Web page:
A critical food safety source used by livestock producers and vets to ensure pesticide contaminants do not end up in meat, milk and eggs has been shut down.

Despite efforts by US veterinarians to convince Congress, the US Department of Agriculture, and the Food and Drug Administration to provide long-term funding, The Food Animal Residue Avoidance Databank (FARAD) has begun closing down.

The Food Animal Residue Avoidance Databank (FARAD), which needed an immediate cash infusion to stay open, and long-term funding of US$2.5m per year, is used by veterinarians, livestock producers, and state and federal regulatory and extension specialists.

"It's disheartening, even tragic, that a programme that costs so little yet does so much to keep our food supply safe is not being funded," said Mark Lutschaunig, director of the American Veterinary Medical Association's Government relations division. "We're talking about a cost of less than a penny per American to help keep meat, eggs and dairy products free of drugs and pesticides."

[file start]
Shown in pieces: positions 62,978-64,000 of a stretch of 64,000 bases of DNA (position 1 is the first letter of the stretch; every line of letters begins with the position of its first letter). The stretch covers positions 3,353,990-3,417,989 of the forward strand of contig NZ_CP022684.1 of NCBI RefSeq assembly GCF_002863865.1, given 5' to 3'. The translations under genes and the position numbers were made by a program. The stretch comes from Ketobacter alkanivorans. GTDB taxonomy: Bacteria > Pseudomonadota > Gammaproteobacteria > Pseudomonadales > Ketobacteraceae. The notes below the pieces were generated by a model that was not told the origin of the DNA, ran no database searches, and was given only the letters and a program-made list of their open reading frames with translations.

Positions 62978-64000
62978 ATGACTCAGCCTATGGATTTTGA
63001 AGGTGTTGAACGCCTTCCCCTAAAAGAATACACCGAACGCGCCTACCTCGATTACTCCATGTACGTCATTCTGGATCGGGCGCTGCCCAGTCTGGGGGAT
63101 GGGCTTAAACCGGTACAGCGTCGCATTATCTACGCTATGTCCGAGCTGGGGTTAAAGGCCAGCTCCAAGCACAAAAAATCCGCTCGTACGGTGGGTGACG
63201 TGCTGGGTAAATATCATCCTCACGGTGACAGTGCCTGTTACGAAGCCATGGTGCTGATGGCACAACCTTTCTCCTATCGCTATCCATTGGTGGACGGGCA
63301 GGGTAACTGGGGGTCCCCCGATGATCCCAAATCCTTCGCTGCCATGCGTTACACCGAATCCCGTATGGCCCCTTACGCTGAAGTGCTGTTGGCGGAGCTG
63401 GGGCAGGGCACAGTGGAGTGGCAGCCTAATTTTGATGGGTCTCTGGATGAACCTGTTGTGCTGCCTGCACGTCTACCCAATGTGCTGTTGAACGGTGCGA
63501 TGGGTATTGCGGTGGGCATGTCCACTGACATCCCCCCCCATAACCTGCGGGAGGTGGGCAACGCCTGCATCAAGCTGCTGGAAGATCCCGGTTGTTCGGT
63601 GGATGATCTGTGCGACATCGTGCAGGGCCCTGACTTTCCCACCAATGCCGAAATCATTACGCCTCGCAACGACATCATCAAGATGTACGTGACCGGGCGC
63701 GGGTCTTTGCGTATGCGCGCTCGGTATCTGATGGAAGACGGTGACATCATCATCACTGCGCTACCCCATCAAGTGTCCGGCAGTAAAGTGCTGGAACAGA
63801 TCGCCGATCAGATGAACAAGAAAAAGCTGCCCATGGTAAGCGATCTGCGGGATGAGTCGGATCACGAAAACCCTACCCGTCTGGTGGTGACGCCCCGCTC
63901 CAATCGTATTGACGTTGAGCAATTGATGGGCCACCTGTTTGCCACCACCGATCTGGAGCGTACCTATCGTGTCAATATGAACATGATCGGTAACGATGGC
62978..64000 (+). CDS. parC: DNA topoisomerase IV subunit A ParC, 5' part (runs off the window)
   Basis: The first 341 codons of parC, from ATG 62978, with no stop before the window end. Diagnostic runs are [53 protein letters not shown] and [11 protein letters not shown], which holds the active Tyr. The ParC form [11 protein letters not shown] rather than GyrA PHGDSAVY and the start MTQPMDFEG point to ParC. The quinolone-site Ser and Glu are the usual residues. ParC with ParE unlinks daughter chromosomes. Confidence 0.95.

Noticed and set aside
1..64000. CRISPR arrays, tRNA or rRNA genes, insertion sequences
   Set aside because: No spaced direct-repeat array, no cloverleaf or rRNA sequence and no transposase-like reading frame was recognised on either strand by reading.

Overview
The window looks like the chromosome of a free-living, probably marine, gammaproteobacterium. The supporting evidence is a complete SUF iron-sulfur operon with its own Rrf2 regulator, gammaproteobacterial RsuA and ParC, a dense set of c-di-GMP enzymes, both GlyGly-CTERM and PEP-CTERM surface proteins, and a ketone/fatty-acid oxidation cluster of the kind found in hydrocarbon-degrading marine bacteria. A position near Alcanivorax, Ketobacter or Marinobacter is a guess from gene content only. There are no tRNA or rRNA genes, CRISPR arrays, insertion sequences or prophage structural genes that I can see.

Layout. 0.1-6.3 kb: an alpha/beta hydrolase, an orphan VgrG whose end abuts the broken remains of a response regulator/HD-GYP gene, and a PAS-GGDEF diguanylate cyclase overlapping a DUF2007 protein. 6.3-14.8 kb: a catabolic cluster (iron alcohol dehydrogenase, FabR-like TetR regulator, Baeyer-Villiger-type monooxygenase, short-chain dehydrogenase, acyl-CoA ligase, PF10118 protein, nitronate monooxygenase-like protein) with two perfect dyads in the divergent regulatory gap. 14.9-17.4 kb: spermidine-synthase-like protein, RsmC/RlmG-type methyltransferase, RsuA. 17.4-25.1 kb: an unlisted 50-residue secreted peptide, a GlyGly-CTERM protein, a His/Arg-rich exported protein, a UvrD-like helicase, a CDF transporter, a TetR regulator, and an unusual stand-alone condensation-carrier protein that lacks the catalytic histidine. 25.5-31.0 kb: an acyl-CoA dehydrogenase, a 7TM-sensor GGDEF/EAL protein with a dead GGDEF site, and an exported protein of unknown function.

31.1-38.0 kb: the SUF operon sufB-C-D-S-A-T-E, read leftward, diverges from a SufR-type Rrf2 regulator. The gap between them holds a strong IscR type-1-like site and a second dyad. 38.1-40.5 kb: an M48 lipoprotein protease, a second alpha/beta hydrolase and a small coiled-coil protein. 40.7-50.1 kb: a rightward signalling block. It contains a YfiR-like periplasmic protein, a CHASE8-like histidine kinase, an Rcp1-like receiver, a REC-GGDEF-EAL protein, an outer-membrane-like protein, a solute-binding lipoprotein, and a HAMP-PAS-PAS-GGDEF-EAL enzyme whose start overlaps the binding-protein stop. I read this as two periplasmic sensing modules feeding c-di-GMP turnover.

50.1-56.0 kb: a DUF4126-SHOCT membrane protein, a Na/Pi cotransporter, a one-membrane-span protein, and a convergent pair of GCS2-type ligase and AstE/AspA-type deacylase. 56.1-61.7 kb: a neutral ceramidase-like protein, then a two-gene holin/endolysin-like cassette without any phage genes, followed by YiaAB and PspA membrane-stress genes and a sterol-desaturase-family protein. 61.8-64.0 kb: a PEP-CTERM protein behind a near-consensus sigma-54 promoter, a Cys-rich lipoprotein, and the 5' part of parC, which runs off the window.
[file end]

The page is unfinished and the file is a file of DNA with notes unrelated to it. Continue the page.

The AVMA has been leading efforts to fund FARAD, which is administered by the USDA's Cooperative State Research, Education, and Extension Service and operates out of North Carolina State University, the University of Florida and the University of California-Davis.

Through lobbying and grassroots efforts, the AVMA worked with Congress to have language authorising FARAD at $2.5m inserted in this year's Farm Bill. The USDA, however, never incorporated the funding in its budget, and Congress has provided neither emergency funding nor appropriations.

Lutschaunig said the last-ditch hope of keeping FARAD from completely closing is for the USDA or stakeholders to fund the programme.

The AVMA is planning an emergency stakeholder meeting to discuss the future of FARAD.